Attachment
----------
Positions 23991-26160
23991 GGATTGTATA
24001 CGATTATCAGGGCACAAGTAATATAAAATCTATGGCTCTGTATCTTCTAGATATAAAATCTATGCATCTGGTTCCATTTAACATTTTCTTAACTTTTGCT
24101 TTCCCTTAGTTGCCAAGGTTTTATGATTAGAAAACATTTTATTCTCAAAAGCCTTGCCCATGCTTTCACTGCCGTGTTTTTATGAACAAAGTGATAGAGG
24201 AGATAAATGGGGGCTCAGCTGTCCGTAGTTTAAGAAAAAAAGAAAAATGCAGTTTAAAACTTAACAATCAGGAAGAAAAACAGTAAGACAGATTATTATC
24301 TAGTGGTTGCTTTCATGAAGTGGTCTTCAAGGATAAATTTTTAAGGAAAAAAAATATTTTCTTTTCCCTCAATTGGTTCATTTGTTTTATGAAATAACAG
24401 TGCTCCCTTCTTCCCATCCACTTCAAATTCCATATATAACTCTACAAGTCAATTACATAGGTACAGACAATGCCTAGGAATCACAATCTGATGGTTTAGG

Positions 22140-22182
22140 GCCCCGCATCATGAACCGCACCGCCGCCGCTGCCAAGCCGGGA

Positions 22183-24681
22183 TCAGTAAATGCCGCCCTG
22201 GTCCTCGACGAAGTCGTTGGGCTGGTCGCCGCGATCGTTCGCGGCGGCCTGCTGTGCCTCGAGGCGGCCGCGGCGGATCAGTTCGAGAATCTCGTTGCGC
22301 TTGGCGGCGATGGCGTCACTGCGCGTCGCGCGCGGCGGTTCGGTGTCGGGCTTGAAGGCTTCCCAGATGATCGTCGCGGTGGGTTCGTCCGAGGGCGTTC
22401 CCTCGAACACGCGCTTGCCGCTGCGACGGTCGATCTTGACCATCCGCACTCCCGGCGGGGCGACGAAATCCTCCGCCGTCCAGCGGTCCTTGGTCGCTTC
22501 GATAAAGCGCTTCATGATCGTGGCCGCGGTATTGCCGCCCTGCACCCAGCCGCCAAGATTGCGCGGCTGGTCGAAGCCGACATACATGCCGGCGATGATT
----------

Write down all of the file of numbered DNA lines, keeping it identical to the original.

Positions 23991-26160
23991 GGATTGTATA
24001 CGATTATCAGGGCACAAGTAATATAAAATCTATGGCTCTGTATCTTCTAGATATAAAATCTATGCATCTGGTTCCATTTAACATTTTCTTAACTTTTGCT
24101 TTCCCTTAGTTGCCAAGGTTTTATGATTAGAAAACATTTTATTCTCAAAAGCCTTGCCCATGCTTTCACTGCCGTGTTTTTATGAACAAAGTGATAGAGG
24201 AGATAAATGGGGGCTCAGCTGTCCGTAGTTTAAGAAAAAAAGAAAAATGCAGTTTAAAACTTAACAATCAGGAAGAAAAACAGTAAGACAGATTATTATC
24301 TAGTGGTTGCTTTCATGAAGTGGTCTTCAAGGATAAATTTTTAAGGAAAAAAAATATTTTCTTTTCCCTCAATTGGTTCATTTGTTTTATGAAATAACAG
24401 TGCTCCCTTCTTCCCATCCACTTCAAATTCCATATATAACTCTACAAGTCAATTACATAGGTACAGACAATGCCTAGGAATCACAATCTGATGGTTTAGG

Positions 22140-22182
22140 GCCCCGCATCATGAACCGCACCGCCGCCGCTGCCAAGCCGGGA

Positions 22183-24681
22183 TCAGTAAATGCCGCCCTG
22201 GTCCTCGACGAAGTCGTTGGGCTGGTCGCCGCGATCGTTCGCGGCGGCCTGCTGTGCCTCGAGGCGGCCGCGGCGGATCAGTTCGAGAATCTCGTTGCGC
22301 TTGGCGGCGATGGCGTCACTGCGCGTCGCGCGCGGCGGTTCGGTGTCGGGCTTGAAGGCTTCCCAGATGATCGTCGCGGTGGGTTCGTCCGAGGGCGTTC
22401 CCTCGAACACGCGCTTGCCGCTGCGACGGTCGATCTTGACCATCCGCACTCCCGGCGGGGCGACGAAATCCTCCGCCGTCCAGCGGTCCTTGGTCGCTTC
22501 GATAAAGCGCTTCATGATCGTGGCCGCGGTATTGCCGCCCTGCACCCAGCCGCCAAGATTGCGCGGCTGGTCGAAGCCGACATACATGCCGGCGATGATT